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For now, it seems that DUI is much more punishable and has more statistics of causing highway deaths than texting while driving. The laws have not caught up with the risk.
You can easily check Tennessee laws on the violations here: http://www.drivinglaws.org/tenn.php
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Ronnie Land makes a good argument in his open letter to our local sheriffs regarding texting while driving. Ronnie, you are absolutely correct, and perhaps it is the motorcyclists, such as ourselves, who are more cognizant of the problem. Get hit in a car while texting and a fender gets bent. Getting hit on a bike by Dexter Texter means death.
Half of those phones are capable of hands free operation, but Dexter refuses to do that. Dexter also refuses to eat at a table opting for the gourmet surrounds of his 9-year-old Neon. Last month at the car wash, the attendant asked Dexter where he could get some french fry air freshener. Dexter also smokes cigarettes, and during this cold weather, Dexter smokes with the windows up. Images are vague because of the smoke and he finds difficulty seeing out the windshield with smoke-burned eyes but as luck would have it his next contact is on speed dial.
Dexter ought to be given some sort of award being able to locomote while smoking, eating, talking and texting. Dexter's wife, Sexier Texter, however, taught Dexter Texter everything he knows about driving because she can do it all and carpool with seven kids in the DeLorean with Pop Rocks pelting every interior surface while hip-hop plays so loud the mini-van's sheet metal pulses with each beat from the sub-woofers.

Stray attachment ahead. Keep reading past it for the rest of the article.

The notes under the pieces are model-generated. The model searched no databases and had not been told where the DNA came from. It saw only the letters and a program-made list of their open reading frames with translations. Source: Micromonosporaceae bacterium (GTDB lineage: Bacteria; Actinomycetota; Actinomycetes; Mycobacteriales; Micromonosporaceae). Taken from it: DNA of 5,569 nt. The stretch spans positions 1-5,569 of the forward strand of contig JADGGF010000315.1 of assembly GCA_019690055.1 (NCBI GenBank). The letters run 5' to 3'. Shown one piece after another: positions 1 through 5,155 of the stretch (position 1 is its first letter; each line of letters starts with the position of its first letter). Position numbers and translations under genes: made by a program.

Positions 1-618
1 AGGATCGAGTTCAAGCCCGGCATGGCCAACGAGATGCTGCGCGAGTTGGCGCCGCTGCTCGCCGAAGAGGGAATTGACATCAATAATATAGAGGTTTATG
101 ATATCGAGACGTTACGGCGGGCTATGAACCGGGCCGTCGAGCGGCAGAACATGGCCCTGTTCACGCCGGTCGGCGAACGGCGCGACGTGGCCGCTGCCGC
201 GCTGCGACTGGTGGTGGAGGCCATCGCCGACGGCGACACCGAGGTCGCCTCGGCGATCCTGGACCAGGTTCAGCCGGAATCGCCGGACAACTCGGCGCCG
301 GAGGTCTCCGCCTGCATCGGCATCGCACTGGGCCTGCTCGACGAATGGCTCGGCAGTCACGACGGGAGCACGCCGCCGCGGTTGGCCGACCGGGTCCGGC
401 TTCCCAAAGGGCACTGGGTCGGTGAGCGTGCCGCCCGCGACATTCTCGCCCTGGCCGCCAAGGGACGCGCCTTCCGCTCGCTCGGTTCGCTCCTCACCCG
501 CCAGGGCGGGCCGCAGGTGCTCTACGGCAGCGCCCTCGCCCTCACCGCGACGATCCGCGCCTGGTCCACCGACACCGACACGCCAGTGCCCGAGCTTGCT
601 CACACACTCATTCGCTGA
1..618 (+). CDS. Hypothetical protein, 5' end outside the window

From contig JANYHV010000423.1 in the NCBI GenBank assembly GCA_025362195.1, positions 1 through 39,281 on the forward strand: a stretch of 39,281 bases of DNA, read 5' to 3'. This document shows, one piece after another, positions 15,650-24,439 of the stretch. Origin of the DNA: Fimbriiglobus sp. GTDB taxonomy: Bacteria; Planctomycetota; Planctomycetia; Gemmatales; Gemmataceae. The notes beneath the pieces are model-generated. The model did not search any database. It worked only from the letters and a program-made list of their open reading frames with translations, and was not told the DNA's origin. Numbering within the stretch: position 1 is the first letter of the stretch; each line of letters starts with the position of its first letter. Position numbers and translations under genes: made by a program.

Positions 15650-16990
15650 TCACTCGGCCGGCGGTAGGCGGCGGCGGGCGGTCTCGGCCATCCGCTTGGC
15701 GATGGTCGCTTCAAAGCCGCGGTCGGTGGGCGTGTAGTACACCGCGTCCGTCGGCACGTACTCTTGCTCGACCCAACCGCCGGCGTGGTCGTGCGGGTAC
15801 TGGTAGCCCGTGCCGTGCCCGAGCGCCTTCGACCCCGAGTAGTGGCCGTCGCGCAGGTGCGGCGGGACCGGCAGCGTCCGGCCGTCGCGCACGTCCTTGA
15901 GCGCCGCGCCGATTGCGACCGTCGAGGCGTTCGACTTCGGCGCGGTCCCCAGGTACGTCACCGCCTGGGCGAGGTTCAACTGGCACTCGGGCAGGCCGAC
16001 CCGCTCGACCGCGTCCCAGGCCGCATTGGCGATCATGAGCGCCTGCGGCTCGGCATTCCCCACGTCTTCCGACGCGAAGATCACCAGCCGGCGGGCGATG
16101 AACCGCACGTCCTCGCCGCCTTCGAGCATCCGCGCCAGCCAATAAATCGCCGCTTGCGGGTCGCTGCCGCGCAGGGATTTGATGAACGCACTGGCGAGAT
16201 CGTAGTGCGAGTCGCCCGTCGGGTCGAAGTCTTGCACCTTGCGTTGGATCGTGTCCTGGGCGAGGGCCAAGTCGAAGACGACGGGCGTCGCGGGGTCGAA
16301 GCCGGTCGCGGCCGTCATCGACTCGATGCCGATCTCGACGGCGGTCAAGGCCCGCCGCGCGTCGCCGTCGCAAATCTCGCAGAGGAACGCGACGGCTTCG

Mr. Land, you only touched the tip of the iceberg. There are many more activities accomplished behind the wheel that are more distracting that texting. Law enforcement officers are reticent to enforce a law they, themselves, are guilty of ignoring. Legislators won't "get tough" with Dexter and Sexier because they are as guilty as everyone else. Unless law enforcement pulls up their panties and gets serious about distracted driving (themselves and anyone else) you and I will need to maintain acute situational awareness and extremely defensive driving to stay alive on two wheels.
David D. Fihn, Sr.
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As per Rock Land,
Mr. Ladd, the only reason that more people and enumerated for crashing while driving is alcohol is relatively easy to detect and texting is not. State Representative Vince Dean explained to me why we do not need a law against it. Any state trooper can stop and ticket someone for "distracted" driving. As Mr. Fihn mentioned, it could be for eating or smoking.
Any city or county can enact this law if it is not on their books already. But it is a slippery slope. Is yelling at my wife or singing with the radio or cursing a fellow highway traveler "distracted driving"?
My mobile has voice to text and text to voice with a few presses of a icon; but I pull over to do even that in traffic.